2017 esc guideline on management of stemi

Information about 2017 esc guideline on management of stemi

Published on May 23, 2020

Author: AhmedMamunulHuq

Source: slideshare.net

Content

1. 2017 ESC GUIDELINE ON MANAGEMENT OF STEMI Presenter Dr. Ahmed Mamunul Huq MD Cardiology NICVD Moderator Dr. Aminur Razzaque Junior Consultant NICVD

2. Emergency care • Working diagnosis of STEMI • Persistent chest pain And • ST segment elevation at J point in at least 2 contiguous leads in12 lead ECG • In lead V2 – V3 • ≥ 2.5 mm in men < 40 yrs age • ≥ 2mm in men > 40 years age • ≥ 1.5 mm in women • And/ or • ≥ 1 mm in other leads • ≥ 0.5 mm in posterior leads (V7 – V9) (ST depression and upright T in V1 – V3)

3. Emergency care Hypoxia SaO2 < 90% or PaO2 < 60 mmHg Oxygen indicated class I SaO2 > 90% or PaO2 > 60 mmHg oxygen not indicated class III Pain iv opioid Class IIa Anxiety benzodiazepine Class IIa

4. Few definitions First medical contact (FMC) The time point when the patient is either initially assessed by a physician, paramedic, nurse or other trained EMS personnel who can obtain and interpret the ECG and deliver initial interventions(defibrillation). FMC can be either in the pre hospital setting or upon patient arrival at the hospital (emergency department) STEMI diagnosis The time at which the ECG of a patient with ischaemic symptoms is interpreted as presenting ST segment elevation or equivalent Primary PCI strategy Emergent coronary angiography and PCI of the IRA if indicated Pharmacoinvasive strategy Fibrinolysis combined with rescue PCI or routine early PCI strategy

5. FMC FMC Within 10 mins

6. Reperfusion strategy If PCI not possible < 120 min of STEMI diagnosis If PCI possible < 120 mins of STEMI diagnosis If symptomatic, heamodynamic instability, arrythmia If asymptomatic and stable (IIa) 12 h 48 h If symptomatic, heamodynamic instability, arrythmia If asymptomatic and stable (III) fibrinolysis Primary PCI 0Time since symptom onset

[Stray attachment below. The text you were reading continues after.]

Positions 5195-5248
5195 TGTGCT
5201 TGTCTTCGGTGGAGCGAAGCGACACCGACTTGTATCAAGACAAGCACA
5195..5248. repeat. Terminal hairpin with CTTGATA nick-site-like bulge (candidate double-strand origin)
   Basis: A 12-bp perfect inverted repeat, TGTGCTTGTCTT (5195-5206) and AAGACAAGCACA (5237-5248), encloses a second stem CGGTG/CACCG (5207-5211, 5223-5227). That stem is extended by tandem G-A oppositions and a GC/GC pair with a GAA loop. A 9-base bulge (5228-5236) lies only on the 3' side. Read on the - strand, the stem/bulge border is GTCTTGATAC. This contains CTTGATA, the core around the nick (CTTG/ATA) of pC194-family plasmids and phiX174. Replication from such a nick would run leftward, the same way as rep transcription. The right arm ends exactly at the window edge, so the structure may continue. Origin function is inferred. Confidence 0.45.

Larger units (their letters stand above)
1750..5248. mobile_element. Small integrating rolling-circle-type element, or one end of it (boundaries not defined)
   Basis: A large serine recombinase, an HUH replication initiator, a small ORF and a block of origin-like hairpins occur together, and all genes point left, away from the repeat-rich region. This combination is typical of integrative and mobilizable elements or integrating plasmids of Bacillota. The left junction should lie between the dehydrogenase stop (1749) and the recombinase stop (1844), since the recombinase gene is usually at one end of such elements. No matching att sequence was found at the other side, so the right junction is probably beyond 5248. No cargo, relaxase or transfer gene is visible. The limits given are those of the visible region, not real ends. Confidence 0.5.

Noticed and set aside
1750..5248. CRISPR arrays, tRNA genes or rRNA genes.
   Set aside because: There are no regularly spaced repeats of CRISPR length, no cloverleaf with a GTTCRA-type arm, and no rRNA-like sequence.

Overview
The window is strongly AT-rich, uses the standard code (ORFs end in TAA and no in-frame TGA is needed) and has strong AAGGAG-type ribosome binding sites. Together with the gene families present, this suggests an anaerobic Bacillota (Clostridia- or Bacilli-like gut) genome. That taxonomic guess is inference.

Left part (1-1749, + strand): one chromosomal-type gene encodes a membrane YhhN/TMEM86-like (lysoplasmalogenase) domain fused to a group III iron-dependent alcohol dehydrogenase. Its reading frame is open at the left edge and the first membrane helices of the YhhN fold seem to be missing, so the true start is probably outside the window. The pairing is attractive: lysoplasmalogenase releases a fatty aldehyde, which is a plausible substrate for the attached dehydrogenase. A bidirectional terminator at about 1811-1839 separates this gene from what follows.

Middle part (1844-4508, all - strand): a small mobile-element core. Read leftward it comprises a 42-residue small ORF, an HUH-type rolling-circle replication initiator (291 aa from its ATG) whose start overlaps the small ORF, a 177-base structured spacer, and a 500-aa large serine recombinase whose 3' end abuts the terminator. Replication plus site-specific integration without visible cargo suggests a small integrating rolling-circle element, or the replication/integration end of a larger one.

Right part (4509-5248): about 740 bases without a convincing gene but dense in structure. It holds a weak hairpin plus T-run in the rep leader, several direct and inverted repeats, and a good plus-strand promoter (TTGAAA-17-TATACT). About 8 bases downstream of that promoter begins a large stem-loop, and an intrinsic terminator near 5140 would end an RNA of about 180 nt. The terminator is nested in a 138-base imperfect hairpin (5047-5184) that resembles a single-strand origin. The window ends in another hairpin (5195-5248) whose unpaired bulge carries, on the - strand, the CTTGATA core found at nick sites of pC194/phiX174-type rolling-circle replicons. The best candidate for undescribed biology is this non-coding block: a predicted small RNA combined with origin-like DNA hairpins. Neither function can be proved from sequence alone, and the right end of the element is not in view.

7. Procedural aspects of primary PCI IRA Non IRA • Primary PCI • Stenting with new generation DES • Radial access preferred if done by experienced radial operator • Routine thrombus aspiration not recommended • Routine use of deferred stenting not recommended • Revascularization considered in STEMI patients with MVD before hospital discharge • Considered during index procedure in patients with cardiogenic shock

8. Periprocedural pharmacotherapy during PCI DAPT IV anticoagulant A T/ P CLO CAN UFH ENX BIV FON Before and during PCI After PCI OralorIVforminallpatientswithout contraindication Upto12monthsunlessexcessive bleedingrisk IfT/Pcontraindicated GPI NotpretreatedwithP2Y12inhibitorsat thetimeofPCI Bailouttherapyineventofno-reflowor athromboticcomplication Routineuseis recommended IncasesofHIT Routineuseisconsidered notrecommendedfor primaryPCI Routine use of post procedural anticoagulant is not indicated after primary PCI except AF, mechanical valve, LV thrombus, prophylaxis for DVT

9. pharmacoinvasive strategy Fibrinolysis Transfer to PCI capable center Angiogram and PCI When fibrinolysis is the option then it should be started within 10 mins of STEMI diagnosis, preferably pre- hospital setting. Indicated in all patients immediately after fibrinolysis Emergency PCI When heart failure/ shock present Fibrin specific agent should be used • Retaplase • Altaplase • Tenecteplase Rescue PCI (90 min – 120 min) when Failed fibrinolysis Heamodynamic instability Arrythmia Half dose tenectaplase if age > 75 y Routine PCI (2 hrs – 24 hrs) All patients after successful fibrinolysis

10. Adjunctive therapies with fibrinolysis DAPT Anticoagulant It is recommended in patients with fibrinolysis until revascularization (if done) or for the duration of hospital stay up to 8 days Enoxaparin i.v. followed by s.c. is preferred over UFH Fondaparinux i.v. then s.c. if streptokinase is used as fibrinolytic agent aspirin clopT/P 48 hrs after fibrinolysis if subsequent PCI is done and continued for 12 months